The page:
Hall of Fame broadcaster Dick Enberg dies at 82


Broadcaster Dick Enberg passed away unexpectedly last night at the age of 82.

Enberg, whose career spanned six decades, was perhaps best known for his time as NBC’s top NFL play-by-play man, alongside Merlin Olsen in the 1970s and 1980s. He was not limited to football, however. Indeed, he was one of the most versatile broadcasters in the history of the medium, handling virtually every sport over his award-winning career. He called 42 NFL seasons, 28 Wimbledon tennis tournaments, 15 NCAA basketball title games, 10 Super Bowls, nine Rose Bowls and the 1982 World Series. He earned 14 Emmy awards and nine Sportscaster of the Year awards. His career culminated when he was given the Ford C. Frick Award by the National Baseball Hall of Fame and Museum, speaking on induction weekend in Cooperstown in July of 2015.

While Enberg called so many sports, back when he was selected for the Frick Award in December 2014, he spoke about baseball being his first love, having begun broadcasting games while at Central Michigan University in the 1950s. From there it was on to Indiana and eventually on to teach and coach baseball at San Fernando Valley State College, which is now known as Cal-State Northridge. In the 1960s he began broadcasting in Los Angeles, eventually becoming the play-by-play man for the California Angels.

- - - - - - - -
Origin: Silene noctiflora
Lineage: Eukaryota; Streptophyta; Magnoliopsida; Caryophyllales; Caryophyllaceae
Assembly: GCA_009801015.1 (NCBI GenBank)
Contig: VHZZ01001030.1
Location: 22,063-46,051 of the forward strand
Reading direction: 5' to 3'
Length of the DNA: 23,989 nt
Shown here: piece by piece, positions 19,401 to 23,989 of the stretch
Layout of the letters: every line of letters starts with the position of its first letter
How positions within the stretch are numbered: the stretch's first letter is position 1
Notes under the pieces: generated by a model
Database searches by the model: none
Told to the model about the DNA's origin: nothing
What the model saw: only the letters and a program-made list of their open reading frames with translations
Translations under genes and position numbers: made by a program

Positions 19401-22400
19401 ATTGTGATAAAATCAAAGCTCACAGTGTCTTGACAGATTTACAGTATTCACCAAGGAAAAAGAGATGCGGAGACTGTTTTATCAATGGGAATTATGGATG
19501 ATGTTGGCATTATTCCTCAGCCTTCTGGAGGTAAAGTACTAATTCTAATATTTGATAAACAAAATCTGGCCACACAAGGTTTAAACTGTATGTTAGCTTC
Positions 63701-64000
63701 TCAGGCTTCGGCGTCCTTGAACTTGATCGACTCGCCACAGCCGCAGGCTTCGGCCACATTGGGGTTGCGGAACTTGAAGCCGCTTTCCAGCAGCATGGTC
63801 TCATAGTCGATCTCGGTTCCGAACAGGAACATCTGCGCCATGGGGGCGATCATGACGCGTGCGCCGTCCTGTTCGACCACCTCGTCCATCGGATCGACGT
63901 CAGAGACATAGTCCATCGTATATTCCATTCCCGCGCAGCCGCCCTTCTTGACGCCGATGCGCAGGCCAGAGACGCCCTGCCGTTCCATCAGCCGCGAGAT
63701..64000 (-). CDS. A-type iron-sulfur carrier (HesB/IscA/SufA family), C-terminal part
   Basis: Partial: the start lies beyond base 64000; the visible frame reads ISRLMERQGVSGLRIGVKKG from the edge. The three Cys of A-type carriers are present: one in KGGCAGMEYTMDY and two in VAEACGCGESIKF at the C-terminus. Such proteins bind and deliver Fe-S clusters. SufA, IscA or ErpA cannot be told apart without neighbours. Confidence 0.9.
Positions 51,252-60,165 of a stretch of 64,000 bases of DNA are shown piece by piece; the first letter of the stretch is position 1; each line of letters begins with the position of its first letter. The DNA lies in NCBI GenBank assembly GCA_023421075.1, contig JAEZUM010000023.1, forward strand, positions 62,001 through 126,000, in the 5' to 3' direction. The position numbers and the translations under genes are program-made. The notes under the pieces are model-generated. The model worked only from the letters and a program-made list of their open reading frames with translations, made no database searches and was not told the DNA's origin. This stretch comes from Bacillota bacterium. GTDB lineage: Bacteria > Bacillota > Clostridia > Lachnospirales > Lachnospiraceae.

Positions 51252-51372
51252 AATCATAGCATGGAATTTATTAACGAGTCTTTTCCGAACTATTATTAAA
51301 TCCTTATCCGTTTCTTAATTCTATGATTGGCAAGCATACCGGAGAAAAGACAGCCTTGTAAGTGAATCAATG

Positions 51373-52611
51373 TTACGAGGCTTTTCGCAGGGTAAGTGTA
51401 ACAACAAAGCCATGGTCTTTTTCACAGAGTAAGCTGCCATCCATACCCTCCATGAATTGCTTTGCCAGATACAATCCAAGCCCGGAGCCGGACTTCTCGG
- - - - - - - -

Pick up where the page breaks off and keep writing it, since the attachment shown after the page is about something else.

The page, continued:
Enberg left the Angels booth in the 1970s and spent 25 years as a multi-sport specialist for NBC. From there he went on to CBS and then ESPN. In 2009 he came back to baseball on a full time basis, calling games for the San Diego Padres until his retirement after the 2016 season. Recently he had gotten into podcasting. Just last week he publicly congratulated his former colleague, Bob Costas, upon Costas’ selection as a Frick winner, telling him in a tweet, “welcome to the club.”

Enberg’s voice was a warm one. Unlike many play-by-play men, he seemed more interested on you enjoying yourself than in making sure he was describing every minute detail, even though he never left out anything that mattered. He knew you had eyes and were watching it on television, so why clutter up your experiences with unnecessary verbiage? When you heard his voice on a broadcast, you knew it was a big game or else he wouldn’t be the one calling it. Yet when he called a game, you felt at ease, knowing that however good the game turned out to be, the experience would be an enjoyable one.

He’ll be missed.